By MnFIRE Assistance Program partner, Optum
People in the fire service experience much higher rates of mental health challenges than the general population – particularly in the areas of sleep disorders, depression, substance abuse, post-traumatic stress disorder and suicidal ideation/action. The stigma associated with mental health conditions causes many firefighters to stay quiet about what they’re really experiencing – and not seek treatment. They might perceive themselves to be “weak,” feel ashamed, or tell themselves it’s “just a phase” that’ll pass if they push through. They might worry about being treated differently or losing their jobs. Or, they just might not know where to begin finding help.
This is all to say, one of your fellow firefighters may be suffering in silence. You can help set the tone in your department so mental illness is destigmatized, and people feel encouraged to seek out help when they need it.
Learn the signs
While different mental health conditions have different symptoms, with variances depending on the person, early warning signs include behavior changes over time that last for two or more weeks. For example, a previously energetic, reliable colleague now consistently seems fatigued, shows up late and looks disheveled. They also seem angry, irritable, and prone to outbursts.
Some common signs of mental illness include:
- Excessive worrying or fear
- Persistent sadness, hopelessness or “empty” feeling
- Lack of concentration
- Extreme mood changes, including irritability or anger
- Changes in eating habits, energy level or sleeping patterns
- Delusions and/or hallucinations
- Increased use of alcohol or other substances
- Persistent physical aches and pains
- Suicidal thoughts
- Lack of interest in activities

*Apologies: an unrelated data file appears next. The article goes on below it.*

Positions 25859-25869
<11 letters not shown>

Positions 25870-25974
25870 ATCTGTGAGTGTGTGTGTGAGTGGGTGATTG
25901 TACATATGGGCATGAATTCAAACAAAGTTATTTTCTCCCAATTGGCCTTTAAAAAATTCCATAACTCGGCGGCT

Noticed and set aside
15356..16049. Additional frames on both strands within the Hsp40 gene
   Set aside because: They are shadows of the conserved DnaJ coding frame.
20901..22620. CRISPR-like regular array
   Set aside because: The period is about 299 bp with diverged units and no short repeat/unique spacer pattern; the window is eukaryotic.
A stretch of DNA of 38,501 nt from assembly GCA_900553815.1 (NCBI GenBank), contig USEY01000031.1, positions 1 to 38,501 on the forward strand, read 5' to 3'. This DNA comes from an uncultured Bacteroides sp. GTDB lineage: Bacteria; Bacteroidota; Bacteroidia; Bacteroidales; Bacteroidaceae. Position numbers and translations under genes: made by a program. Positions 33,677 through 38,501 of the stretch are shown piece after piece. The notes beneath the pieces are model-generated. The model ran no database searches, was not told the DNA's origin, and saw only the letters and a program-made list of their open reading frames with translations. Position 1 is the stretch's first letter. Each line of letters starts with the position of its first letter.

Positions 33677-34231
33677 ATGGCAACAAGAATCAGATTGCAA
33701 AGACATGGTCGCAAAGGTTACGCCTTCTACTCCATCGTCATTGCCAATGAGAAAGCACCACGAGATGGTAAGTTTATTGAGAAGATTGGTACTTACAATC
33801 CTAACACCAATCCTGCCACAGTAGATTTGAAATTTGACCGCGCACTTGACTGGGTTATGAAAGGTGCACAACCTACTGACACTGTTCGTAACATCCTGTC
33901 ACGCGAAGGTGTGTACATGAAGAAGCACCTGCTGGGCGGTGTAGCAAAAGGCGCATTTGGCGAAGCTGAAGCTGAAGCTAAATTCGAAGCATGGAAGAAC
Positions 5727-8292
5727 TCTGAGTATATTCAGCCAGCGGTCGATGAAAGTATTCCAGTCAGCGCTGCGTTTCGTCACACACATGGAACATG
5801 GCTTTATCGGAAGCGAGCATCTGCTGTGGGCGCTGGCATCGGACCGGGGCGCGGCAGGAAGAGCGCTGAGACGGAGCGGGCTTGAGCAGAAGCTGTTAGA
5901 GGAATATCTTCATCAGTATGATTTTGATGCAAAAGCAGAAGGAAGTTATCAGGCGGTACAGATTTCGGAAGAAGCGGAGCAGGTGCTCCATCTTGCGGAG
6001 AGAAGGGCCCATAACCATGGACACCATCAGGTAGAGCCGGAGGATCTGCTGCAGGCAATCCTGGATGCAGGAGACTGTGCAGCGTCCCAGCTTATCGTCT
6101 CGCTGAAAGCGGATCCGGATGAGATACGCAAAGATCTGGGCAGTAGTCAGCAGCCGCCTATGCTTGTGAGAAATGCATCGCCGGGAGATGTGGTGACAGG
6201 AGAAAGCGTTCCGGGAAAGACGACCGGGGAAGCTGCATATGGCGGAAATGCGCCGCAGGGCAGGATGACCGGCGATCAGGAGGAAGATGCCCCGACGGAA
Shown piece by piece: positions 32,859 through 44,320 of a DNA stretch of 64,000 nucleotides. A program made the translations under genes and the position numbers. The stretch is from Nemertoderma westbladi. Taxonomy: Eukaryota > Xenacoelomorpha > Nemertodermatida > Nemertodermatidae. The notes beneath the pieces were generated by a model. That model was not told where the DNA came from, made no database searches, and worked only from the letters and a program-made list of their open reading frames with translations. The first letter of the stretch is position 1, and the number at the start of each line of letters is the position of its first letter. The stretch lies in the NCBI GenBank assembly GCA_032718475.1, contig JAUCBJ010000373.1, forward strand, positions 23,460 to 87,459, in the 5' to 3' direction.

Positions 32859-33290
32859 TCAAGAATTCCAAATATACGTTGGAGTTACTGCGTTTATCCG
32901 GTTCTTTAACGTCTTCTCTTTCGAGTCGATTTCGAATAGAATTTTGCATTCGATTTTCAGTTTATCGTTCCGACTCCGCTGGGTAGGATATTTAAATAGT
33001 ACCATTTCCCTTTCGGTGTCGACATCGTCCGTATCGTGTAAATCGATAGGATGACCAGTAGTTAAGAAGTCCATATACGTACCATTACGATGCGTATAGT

- Inability to carry out daily activities or handle daily problems and stress
- Intense fear of weight gain or concern with appearance
If someone you know is showing warning signs and needs help coping with a situational or chronic mental health condition, reaching out can make a difference. Consider using the method like “NOTICE. TALK. ACT.™” from American the Psychiatric Association.3
If you notice a person is exhibiting the warning signs that last for two or more weeks, find a quiet place to ask, “Are you OK?” Compassionately and nonjudgmentally provide a few examples of what’s worrying you. Do not assume you know what is going on. Listen with the aim to learn more from their perspective. Remind them we all have challenging times in life, and getting extra support and guidance can help us get through those times. Recommend they consider taking advantage of the free counseling sessions available to them through the MnFIRE Assistance Program, or to call MnFIRE’s 24/7 peer support hotline, both available at: 888-784-6634.
Then, check back in with the person in a day or two to see how things are going. Please note: If you are worried about the person’s immediate safety, do not leave the person alone. Seek emergency assistance.
Be an ally
You also can help create a supportive environment, increase awareness and reduce stigma for those in your department who are struggling. For example, commit to using respectful and compassionate language to describe or talk about mental health. Using derogatory terms perpetuates discrimination and stigma. It also dehumanizes the people living with mental health conditions, dismisses their experiences and can discourage them from asking for support.
In addition, intervene if you overhear others using verbally abusive language, and challenge misconceptions when you see or hear them.
You can make a difference.